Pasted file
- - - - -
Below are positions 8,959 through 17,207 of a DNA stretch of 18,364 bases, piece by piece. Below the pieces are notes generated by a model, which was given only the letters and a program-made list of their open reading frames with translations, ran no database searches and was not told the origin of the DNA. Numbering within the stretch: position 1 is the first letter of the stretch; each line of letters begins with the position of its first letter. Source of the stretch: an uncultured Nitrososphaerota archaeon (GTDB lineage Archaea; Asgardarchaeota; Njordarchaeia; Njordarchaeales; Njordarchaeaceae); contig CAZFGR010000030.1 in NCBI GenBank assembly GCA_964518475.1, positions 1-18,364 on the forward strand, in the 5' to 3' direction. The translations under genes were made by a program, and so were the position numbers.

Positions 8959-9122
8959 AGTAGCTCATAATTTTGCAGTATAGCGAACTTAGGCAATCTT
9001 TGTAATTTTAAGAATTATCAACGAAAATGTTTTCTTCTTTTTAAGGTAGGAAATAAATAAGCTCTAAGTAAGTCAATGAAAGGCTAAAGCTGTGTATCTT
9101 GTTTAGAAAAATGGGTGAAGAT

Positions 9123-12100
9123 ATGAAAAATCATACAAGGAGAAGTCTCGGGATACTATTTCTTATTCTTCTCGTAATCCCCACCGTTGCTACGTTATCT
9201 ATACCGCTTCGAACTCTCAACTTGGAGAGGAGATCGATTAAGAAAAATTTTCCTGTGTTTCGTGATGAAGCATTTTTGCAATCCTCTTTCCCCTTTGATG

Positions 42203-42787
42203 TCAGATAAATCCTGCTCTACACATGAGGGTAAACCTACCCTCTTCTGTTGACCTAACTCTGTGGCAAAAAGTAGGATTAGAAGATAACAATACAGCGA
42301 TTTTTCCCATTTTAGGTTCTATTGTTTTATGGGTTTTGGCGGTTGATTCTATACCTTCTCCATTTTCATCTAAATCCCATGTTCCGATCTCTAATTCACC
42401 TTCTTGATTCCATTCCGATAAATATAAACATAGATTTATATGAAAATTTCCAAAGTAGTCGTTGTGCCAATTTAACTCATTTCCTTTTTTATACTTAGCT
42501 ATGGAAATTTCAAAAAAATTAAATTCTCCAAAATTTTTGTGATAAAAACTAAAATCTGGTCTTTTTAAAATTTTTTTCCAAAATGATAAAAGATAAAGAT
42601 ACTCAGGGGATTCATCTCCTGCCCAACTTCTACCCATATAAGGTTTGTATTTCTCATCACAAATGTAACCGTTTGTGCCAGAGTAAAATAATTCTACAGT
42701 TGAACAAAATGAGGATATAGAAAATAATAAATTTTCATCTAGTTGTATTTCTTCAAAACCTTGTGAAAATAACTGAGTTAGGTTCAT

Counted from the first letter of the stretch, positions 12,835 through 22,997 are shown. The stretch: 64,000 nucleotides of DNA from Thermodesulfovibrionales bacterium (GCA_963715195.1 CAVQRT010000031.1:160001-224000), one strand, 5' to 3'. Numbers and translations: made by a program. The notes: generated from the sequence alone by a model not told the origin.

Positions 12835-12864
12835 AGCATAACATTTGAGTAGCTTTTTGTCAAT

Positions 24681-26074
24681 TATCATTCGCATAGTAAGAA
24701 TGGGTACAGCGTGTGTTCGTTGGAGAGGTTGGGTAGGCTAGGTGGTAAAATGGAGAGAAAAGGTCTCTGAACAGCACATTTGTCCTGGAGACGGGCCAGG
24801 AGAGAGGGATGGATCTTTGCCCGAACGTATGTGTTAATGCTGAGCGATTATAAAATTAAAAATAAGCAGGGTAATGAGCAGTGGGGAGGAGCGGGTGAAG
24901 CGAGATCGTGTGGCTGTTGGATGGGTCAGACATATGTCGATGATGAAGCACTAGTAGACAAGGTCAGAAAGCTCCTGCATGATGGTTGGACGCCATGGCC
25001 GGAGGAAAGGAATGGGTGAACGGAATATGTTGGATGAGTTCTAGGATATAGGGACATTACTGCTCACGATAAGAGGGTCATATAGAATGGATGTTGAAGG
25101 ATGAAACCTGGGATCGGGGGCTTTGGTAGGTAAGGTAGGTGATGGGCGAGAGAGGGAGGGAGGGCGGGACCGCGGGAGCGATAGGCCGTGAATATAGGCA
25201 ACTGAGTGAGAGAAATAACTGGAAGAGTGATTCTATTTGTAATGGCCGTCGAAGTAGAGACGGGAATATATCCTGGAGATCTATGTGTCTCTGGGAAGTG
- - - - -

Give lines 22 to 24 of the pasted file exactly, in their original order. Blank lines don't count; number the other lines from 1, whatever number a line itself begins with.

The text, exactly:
24801 AGAGAGGGATGGATCTTTGCCCGAACGTATGTGTTAATGCTGAGCGATTATAAAATTAAAAATAAGCAGGGTAATGAGCAGTGGGGAGGAGCGGGTGAAG
24901 CGAGATCGTGTGGCTGTTGGATGGGTCAGACATATGTCGATGATGAAGCACTAGTAGACAAGGTCAGAAAGCTCCTGCATGATGGTTGGACGCCATGGCC
25001 GGAGGAAAGGAATGGGTGAACGGAATATGTTGGATGAGTTCTAGGATATAGGGACATTACTGCTCACGATAAGAGGGTCATATAGAATGGATGTTGAAGG